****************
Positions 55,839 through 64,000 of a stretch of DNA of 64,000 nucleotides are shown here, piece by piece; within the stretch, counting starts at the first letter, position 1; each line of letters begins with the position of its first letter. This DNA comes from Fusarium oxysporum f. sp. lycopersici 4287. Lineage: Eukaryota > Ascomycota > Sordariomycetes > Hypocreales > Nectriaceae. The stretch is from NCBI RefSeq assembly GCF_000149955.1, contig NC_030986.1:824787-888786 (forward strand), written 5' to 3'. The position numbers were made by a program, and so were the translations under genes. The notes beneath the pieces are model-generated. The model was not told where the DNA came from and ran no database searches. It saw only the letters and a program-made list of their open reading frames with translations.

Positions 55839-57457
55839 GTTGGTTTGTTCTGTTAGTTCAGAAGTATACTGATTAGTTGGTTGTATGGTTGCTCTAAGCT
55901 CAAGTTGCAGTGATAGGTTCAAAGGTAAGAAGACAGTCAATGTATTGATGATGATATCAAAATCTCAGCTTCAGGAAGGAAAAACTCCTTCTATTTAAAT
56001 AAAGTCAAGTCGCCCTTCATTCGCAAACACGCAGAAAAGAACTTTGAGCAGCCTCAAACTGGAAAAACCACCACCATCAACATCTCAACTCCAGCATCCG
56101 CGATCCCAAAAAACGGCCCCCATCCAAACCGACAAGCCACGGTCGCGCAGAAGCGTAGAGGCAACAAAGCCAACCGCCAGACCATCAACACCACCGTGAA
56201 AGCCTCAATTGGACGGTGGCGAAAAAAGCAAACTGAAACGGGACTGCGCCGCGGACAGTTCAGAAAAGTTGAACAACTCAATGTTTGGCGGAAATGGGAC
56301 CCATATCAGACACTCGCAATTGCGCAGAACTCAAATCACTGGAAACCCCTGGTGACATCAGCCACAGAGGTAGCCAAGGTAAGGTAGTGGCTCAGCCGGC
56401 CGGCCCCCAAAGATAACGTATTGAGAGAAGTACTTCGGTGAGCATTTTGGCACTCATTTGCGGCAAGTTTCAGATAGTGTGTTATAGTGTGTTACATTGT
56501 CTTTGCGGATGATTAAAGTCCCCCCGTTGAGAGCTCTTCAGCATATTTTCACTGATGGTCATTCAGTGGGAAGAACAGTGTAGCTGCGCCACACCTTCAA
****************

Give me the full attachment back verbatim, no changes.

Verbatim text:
Positions 55,839 through 64,000 of a stretch of DNA of 64,000 nucleotides are shown here, piece by piece; within the stretch, counting starts at the first letter, position 1; each line of letters begins with the position of its first letter. This DNA comes from Fusarium oxysporum f. sp. lycopersici 4287. Lineage: Eukaryota > Ascomycota > Sordariomycetes > Hypocreales > Nectriaceae. The stretch is from NCBI RefSeq assembly GCF_000149955.1, contig NC_030986.1:824787-888786 (forward strand), written 5' to 3'. The position numbers were made by a program, and so were the translations under genes. The notes beneath the pieces are model-generated. The model was not told where the DNA came from and ran no database searches. It saw only the letters and a program-made list of their open reading frames with translations.

Positions 55839-57457
55839 GTTGGTTTGTTCTGTTAGTTCAGAAGTATACTGATTAGTTGGTTGTATGGTTGCTCTAAGCT
55901 CAAGTTGCAGTGATAGGTTCAAAGGTAAGAAGACAGTCAATGTATTGATGATGATATCAAAATCTCAGCTTCAGGAAGGAAAAACTCCTTCTATTTAAAT
56001 AAAGTCAAGTCGCCCTTCATTCGCAAACACGCAGAAAAGAACTTTGAGCAGCCTCAAACTGGAAAAACCACCACCATCAACATCTCAACTCCAGCATCCG
56101 CGATCCCAAAAAACGGCCCCCATCCAAACCGACAAGCCACGGTCGCGCAGAAGCGTAGAGGCAACAAAGCCAACCGCCAGACCATCAACACCACCGTGAA
56201 AGCCTCAATTGGACGGTGGCGAAAAAAGCAAACTGAAACGGGACTGCGCCGCGGACAGTTCAGAAAAGTTGAACAACTCAATGTTTGGCGGAAATGGGAC
56301 CCATATCAGACACTCGCAATTGCGCAGAACTCAAATCACTGGAAACCCCTGGTGACATCAGCCACAGAGGTAGCCAAGGTAAGGTAGTGGCTCAGCCGGC
56401 CGGCCCCCAAAGATAACGTATTGAGAGAAGTACTTCGGTGAGCATTTTGGCACTCATTTGCGGCAAGTTTCAGATAGTGTGTTATAGTGTGTTACATTGT
56501 CTTTGCGGATGATTAAAGTCCCCCCGTTGAGAGCTCTTCAGCATATTTTCACTGATGGTCATTCAGTGGGAAGAACAGTGTAGCTGCGCCACACCTTCAA